The Swedish Union of Tenants (Hyresgästföreningen) found in a new review that queues for open-term rental contracts were long nationwide.
A one-room apartment, on average, required that home hunters stood in the queue for two and a half years.
"Imagine comparing these queues to other things in life," report author Jonas Hagetoft said in a statement. "In two and a half years you could have two children or sail around the world almost three times."
While studios remained property-market gold for first-time home hunters, the average national wait for a four-room home was even longer. To secure a contract for a family-sized flat of that size took on average four and a half years to secure, the tenants union found.
The "first-hand contract", as opposed to subletting with fewer rights as a tenant, has long been considered paramount to housing security in Sweden. The queues and housing shortages have fanned the flames of a thriving black market, on which house hunters pay cash to skip the official queues.
The organization found that the wait was longer in thriving and urbanizing areas, where the average wait for a four-room home was close to six years.
Of Sweden's 21 counties, only Dalarna County could boast a queue time of less than a year. Stockholm, Uppsala, Halland and Norrbotten, meanwhile, required the most patience from house hunters. The queue for a home in Stockholm stretched out the furthest, to seven and a half years.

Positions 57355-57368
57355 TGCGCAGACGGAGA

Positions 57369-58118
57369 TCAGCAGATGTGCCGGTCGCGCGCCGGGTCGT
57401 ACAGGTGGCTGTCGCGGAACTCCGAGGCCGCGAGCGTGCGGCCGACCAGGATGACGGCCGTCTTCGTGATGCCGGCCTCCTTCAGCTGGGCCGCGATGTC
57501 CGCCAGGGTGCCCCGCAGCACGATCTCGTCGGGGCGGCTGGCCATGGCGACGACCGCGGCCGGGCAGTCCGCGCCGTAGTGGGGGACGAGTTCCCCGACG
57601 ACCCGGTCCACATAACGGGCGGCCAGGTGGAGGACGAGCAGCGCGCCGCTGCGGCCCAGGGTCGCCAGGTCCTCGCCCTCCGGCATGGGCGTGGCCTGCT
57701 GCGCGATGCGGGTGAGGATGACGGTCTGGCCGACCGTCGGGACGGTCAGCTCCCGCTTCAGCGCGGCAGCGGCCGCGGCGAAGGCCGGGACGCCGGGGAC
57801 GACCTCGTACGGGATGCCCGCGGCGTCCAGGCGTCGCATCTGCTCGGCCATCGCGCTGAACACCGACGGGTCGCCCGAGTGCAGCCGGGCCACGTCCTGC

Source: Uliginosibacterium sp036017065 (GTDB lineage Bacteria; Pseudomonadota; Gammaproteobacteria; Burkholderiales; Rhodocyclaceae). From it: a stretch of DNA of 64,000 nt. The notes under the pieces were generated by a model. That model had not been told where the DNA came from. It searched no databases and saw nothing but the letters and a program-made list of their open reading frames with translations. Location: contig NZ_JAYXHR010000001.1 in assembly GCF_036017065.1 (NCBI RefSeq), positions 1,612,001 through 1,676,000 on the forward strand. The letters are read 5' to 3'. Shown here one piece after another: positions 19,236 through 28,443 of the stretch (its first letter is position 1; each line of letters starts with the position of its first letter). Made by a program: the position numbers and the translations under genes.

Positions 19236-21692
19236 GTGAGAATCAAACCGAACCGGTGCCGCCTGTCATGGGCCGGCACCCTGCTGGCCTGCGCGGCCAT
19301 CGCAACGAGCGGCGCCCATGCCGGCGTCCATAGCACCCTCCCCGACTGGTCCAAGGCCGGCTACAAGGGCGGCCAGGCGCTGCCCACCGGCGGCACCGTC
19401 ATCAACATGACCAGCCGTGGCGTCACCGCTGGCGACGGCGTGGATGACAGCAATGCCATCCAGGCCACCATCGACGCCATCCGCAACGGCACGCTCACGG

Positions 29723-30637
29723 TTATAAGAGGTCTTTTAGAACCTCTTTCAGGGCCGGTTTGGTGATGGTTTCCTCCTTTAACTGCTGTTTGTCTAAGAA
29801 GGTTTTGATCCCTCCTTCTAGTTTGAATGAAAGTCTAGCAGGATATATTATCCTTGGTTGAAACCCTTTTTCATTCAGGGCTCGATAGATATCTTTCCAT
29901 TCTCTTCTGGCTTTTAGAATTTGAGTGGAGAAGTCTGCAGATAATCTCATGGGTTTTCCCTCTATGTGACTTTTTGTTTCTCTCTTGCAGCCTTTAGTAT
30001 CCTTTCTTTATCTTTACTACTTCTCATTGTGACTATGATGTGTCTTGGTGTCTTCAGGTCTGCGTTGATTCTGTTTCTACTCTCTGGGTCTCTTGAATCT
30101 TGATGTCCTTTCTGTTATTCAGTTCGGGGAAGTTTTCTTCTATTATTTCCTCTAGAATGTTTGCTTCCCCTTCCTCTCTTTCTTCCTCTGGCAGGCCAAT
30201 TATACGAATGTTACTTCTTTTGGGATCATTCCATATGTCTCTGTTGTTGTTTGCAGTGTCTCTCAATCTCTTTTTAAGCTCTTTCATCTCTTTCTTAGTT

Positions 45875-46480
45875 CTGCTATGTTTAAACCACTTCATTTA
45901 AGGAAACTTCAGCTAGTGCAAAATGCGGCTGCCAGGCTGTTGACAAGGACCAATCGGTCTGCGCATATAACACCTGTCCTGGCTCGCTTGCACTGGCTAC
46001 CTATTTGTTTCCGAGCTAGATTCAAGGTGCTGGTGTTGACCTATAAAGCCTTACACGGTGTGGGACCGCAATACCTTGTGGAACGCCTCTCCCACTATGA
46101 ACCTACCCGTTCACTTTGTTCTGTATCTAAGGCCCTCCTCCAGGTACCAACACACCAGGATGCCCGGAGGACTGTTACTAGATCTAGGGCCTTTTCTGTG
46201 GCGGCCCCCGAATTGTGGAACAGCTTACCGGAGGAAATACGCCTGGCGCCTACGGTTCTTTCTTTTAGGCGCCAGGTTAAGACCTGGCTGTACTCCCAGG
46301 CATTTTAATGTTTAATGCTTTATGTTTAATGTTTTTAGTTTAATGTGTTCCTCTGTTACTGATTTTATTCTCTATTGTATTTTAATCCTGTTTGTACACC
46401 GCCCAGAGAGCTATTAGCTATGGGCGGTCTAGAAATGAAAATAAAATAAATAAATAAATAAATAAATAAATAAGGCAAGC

"If you're recently divorced then it's an eternity," Hagetoft said. "Local politician who want to show social responsibility should strive to have the shortest queue time possible, ideally around two to three months."
Hagetoft suggested that the Swedish government needed to spur on the construction of housing to address shortages, bottlenecks, and queues.
Long queue times will come as no surprise to home hunters who have tried to crack the system in Sweden. Last year, a Stockholm woman finally got the keys to her dream home after a 28-year wait